The surplus of law school graduates has actually been accompanied by a steady decline in law school enrollment as college students have become aware of the situation, possibly, and as the cost of law school has ascended like a Saturn V rocket, certainly. Law schools are downsizing, consolidating, and even closing, as reformers consider ways to make law school less expensive, one suggestion being to replace the third year with an internship.
LSAT scores are down, but acceptance rates are up. For applicants who take the bait nowadays, the next few years could prove to be an interesting and intrinsically satisfying time to pursue legal study, depending on what types of financial and curricular reforms occur—but those students will graduate to confront a profession in which routine work historically performed by recently-graduated associates is now being accomplished by paralegals, legal assistants, cheap overseas outsourcing—or technology.
The surplus of law school graduates and the agony of the law schools…
In short, the measures the law schools take to save themselves will do just that, at least for a while, but will not benefit students who emerge into a glut of law school graduates. It seems reasonable to suggest that the legal profession and its education system are on course for a long, painful period of restructuring in which the market eventually will adjust the balance between vacancies and graduates. Exactly what the post-upheaval landscape will look like, no one can say.
None of this is intended to discourage interest in the legal profession, which is not going anywhere and which needs good people. Societal and technological changes have a way of creating new legal specialties, such as those related to cyber-crime, revenge porn, and internet defamation, and the future could be bright for law students with the vision to identify a niche and the opportunity to occupy it. The top-echelon law schools will continue to be launching pads for prosperous careers, heavy student debt notwithstanding. Nonetheless the current surplus of law school graduates points clearly to the fact that in the United States, which has been a lawyer-centric nation since its inception, the legal profession is no longer the ticket to security that it once was.
The Coaching Educator has a decade of experience helping students assess their opportunities, identify their strengths, select appropriately from their educational options, pursue their admissions objectives, and find the means of paying for them. To learn more about our philosophy and capabilities, be sure to watch our free webinars, listen to our podcasts, sign up for our four-week College App Boot Camp, consider our Ultimate Programs and our special services for athletes and performing-arts students, and book a consultation to hear what we can do for you and how we do it. Keep reading this blog, and look for us on social media (see links below) as we keep our clients and admirers advised of new developments in our effort to help students get into and succeed at the right school.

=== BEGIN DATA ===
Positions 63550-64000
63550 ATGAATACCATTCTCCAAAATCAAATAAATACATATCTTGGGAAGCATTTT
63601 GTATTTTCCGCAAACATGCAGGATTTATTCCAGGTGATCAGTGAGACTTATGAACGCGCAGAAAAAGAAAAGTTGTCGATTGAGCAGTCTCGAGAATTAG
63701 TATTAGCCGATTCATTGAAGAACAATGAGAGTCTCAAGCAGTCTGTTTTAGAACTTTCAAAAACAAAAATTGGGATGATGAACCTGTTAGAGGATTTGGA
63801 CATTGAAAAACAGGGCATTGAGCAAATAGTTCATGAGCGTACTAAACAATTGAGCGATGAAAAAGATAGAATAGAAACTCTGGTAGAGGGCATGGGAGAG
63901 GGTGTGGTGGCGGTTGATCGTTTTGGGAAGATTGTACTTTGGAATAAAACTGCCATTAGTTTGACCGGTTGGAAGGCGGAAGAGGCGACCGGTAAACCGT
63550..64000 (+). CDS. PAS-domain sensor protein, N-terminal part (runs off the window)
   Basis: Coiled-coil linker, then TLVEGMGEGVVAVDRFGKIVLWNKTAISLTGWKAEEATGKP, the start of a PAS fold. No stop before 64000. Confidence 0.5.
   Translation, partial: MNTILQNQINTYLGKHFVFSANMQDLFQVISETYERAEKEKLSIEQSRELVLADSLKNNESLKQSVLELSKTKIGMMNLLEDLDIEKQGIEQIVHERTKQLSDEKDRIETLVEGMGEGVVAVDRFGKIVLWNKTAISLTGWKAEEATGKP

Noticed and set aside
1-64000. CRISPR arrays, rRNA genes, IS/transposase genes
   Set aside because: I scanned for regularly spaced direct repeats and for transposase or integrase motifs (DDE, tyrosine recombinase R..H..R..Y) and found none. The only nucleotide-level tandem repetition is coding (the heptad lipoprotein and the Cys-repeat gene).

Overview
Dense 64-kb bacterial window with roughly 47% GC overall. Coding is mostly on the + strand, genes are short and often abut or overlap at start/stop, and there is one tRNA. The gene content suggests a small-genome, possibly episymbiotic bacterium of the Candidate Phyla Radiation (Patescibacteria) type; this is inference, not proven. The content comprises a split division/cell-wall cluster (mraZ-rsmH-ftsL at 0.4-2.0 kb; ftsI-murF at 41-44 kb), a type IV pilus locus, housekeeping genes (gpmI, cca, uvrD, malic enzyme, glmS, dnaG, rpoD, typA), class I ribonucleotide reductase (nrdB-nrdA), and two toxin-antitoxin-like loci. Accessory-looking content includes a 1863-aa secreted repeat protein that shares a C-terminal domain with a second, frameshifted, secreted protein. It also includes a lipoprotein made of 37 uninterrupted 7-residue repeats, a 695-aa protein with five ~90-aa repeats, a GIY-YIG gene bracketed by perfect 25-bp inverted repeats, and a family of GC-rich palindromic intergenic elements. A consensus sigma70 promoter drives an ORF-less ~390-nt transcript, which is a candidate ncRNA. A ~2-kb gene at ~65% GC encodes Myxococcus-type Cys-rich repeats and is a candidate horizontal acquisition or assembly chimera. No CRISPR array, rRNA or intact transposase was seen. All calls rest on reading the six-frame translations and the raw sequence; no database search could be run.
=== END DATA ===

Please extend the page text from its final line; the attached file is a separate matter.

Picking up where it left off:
Paul Culp is certified as a global career development facilitator and writes about college admissions, college costs, financial aid, and college life in general for The Coaching Educator team. A former journalist and corporate ghostwriter who now operates Shenandoah Proofreading, Editing & Composition Services (SPECS), he has also been a humanities teacher at all levels from university down to sixth grade. Paul has degrees from Oxford University, Jacksonville State University, and Samford University, and also is certified as a fitness trainer.
Photo: Getty Images
Recommended Reading About College Admissions and College Costs
Culp, Paul. “Beyond Tuition, Fees, and Books: The Other Costs of College,” The Coaching Educator, 7 June 2018, http://tce.local/2018/06/07/beyond-tuition-fees-and-books-the-other-costs-of-college/
Culp, Paul. “Eat Your Alphabet Soup: FAFSA, EFC, COA, and Other Delights,” The Coaching Educator, 6 November 2018, http://tce.local/2018/11/06/eat-your-alphabet-soup-fafsa-efc-coa-and-other-delights/
Culp, Paul. “Types of Financial Aid: A Very Short Primer,” The Coaching Educator, 14 September 2018, http://tce.local/2018/09/14/types-of-financial-aid-a-very-short-primer/